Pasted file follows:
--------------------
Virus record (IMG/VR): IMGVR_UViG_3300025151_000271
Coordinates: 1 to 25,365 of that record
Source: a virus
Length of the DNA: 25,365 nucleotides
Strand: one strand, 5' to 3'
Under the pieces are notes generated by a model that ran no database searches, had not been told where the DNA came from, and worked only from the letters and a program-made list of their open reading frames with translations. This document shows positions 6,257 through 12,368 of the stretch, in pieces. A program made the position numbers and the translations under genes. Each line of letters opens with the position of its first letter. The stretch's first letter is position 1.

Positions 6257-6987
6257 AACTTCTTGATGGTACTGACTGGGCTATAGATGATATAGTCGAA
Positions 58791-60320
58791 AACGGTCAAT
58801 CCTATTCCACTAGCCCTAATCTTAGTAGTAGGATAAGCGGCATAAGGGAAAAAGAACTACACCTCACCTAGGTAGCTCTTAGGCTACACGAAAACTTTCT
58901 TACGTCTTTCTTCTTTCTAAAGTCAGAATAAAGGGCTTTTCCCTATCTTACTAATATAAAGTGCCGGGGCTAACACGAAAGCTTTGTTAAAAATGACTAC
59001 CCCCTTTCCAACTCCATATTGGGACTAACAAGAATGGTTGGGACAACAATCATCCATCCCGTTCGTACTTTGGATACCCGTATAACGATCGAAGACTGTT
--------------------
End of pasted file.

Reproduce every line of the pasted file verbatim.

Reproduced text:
Virus record (IMG/VR): IMGVR_UViG_3300025151_000271
Coordinates: 1 to 25,365 of that record
Source: a virus
Length of the DNA: 25,365 nucleotides
Strand: one strand, 5' to 3'
Under the pieces are notes generated by a model that ran no database searches, had not been told where the DNA came from, and worked only from the letters and a program-made list of their open reading frames with translations. This document shows positions 6,257 through 12,368 of the stretch, in pieces. A program made the position numbers and the translations under genes. Each line of letters opens with the position of its first letter. The stretch's first letter is position 1.

Positions 6257-6987
6257 AACTTCTTGATGGTACTGACTGGGCTATAGATGATATAGTCGAA
Positions 58791-60320
58791 AACGGTCAAT
58801 CCTATTCCACTAGCCCTAATCTTAGTAGTAGGATAAGCGGCATAAGGGAAAAAGAACTACACCTCACCTAGGTAGCTCTTAGGCTACACGAAAACTTTCT
58901 TACGTCTTTCTTCTTTCTAAAGTCAGAATAAAGGGCTTTTCCCTATCTTACTAATATAAAGTGCCGGGGCTAACACGAAAGCTTTGTTAAAAATGACTAC
59001 CCCCTTTCCAACTCCATATTGGGACTAACAAGAATGGTTGGGACAACAATCATCCATCCCGTTCGTACTTTGGATACCCGTATAACGATCGAAGACTGTT